Afghanistan: ‘Thousands displaced’ to Kabul reveals expert
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Meanwhile Tory MP Tobias Ellwood has pleaded with UK Prime Minister Boris Johnson to rally allies to step in to prevent a complete takeover by the radical Islamist group. The speed of the Taliban advance – they have captured eight provincial capitals in less than a week and are threatening to take at least three more – has sparked widespread recriminations against Mr Biden’s decision to withdraw US troops and leave the Afghan government to fight alone.
President Biden said on Tuesday he did not regret his decision to withdraw and urged Afghan leaders to fight for their homeland.
In Washington, a US defence official on Wednesday cited U.S. intelligence as saying the Taliban could isolate Kabul in 30 days and possibly take it over within 90, following their recent rapid gains.
He stressed: “But this is not a foregone conclusion.”
The Afghan security forces could reverse the momentum by putting up more resistance, he insisted.
Earlier this week Mr Ellwood tweeted: “It’s not too late for a coalition to remain to avoid a civil war.
“But it should be the PM making the calls to allies and the Foreign Secretary rallying nations at the UN Security Council.
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The Taliban control about two-thirds of Afghanistan, with the last of the US-led international forces set to leave by the end of the month, and their guerrilla army has waged war on multiple fronts, resulting in thousands of families fleeing the provinces in hope of finding safety in Kabul.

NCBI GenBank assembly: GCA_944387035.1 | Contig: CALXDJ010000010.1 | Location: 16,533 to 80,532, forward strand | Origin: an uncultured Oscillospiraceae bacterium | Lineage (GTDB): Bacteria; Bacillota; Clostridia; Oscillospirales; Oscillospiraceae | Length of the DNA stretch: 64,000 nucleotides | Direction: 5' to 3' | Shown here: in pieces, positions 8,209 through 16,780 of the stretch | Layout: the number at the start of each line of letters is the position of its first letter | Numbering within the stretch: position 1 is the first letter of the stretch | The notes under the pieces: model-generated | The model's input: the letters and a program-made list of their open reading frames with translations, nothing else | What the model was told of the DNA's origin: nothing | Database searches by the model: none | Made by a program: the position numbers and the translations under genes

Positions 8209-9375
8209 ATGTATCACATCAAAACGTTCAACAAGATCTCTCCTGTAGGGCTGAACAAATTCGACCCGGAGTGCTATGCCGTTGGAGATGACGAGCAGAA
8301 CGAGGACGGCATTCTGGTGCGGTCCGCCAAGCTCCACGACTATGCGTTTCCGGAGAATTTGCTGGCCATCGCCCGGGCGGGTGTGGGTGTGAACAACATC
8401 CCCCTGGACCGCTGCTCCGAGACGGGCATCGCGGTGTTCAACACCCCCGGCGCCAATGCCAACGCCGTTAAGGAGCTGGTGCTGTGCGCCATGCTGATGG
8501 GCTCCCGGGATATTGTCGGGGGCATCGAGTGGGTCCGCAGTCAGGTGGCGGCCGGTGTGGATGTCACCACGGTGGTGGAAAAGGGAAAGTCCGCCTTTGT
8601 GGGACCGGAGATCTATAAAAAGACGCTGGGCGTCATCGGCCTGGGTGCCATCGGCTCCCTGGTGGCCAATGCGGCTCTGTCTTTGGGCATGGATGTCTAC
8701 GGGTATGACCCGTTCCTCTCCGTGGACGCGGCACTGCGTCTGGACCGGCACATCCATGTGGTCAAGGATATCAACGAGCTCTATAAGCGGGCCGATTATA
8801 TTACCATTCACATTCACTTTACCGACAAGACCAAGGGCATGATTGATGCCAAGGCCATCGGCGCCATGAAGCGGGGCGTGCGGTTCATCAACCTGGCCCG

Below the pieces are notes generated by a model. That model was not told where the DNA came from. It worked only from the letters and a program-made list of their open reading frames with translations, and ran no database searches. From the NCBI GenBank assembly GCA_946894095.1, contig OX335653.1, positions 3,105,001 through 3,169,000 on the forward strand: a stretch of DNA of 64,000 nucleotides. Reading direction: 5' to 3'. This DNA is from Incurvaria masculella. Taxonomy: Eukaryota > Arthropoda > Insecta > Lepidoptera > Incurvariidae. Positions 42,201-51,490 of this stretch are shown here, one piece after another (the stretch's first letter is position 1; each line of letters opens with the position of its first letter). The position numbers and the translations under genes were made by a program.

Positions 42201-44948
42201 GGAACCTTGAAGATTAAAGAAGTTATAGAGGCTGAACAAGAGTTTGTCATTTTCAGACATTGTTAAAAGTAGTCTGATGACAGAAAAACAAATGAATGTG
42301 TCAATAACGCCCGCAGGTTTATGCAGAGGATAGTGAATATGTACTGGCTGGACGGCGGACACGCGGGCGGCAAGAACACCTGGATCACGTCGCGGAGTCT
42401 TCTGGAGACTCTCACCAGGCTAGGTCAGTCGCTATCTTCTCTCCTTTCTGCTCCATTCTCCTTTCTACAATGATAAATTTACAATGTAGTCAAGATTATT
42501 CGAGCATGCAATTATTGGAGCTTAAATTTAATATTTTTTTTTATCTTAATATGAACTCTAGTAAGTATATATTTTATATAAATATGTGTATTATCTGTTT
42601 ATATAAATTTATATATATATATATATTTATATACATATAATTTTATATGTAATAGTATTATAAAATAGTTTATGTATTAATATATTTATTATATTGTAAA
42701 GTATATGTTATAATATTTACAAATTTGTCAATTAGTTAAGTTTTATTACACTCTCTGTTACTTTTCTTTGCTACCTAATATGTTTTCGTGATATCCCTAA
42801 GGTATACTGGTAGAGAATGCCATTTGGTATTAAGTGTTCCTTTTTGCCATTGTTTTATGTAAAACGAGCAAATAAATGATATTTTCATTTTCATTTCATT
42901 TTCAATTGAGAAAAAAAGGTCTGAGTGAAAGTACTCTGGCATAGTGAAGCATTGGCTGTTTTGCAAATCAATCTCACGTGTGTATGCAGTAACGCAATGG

An aid worker in the southern city of Kandahar said: “Fighting did not stop until 4 am and then after the first prayers it started up again.”
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Fighting has been intense in Kandahar city, a doctor based in the southern province said earlier. The city hospital had received scores of bodies of members of the armed forces and some wounded Taliban.
The Taliban said they had captured Kandahar’s provincial prison, Ghazni city, 150 km southwest of Kabul, and airports outside the cities of Kunduz and Sheberghan in the north and Farah in the west, cutting off supply routes for government forces.
Faizabad city, in the northeastern province of Badakhshan, on Wednesday became the eighth provincial capital to be seized by the Taliban.
President Ashraf Ghani flew to Mazar-i-Sharif to rally old warlords to the defence of the biggest city in the north as Taliban forces closed in.
All gateways to Kabul, which lies on a plain surrounded by mountains, were choked with civilians fleeing violence, a Western security source said, adding there was a risk Taliban fighters could be among them.
He added: “The fear is of suicide bombers entering the diplomatic quarters to scare, attack and ensure everyone leaves at the earliest opportunity.”
A new generation of Afghans, who have come of age since 2001, is worried the progress made in areas such as women’s rights and media freedom will be lost.
The United Nations said more than 1,000 civilians had been killed in the past month.
Meanwhile the International Committee of the Red Cross said since August 1, 4,042 wounded people had been treated at 15 health facilities.
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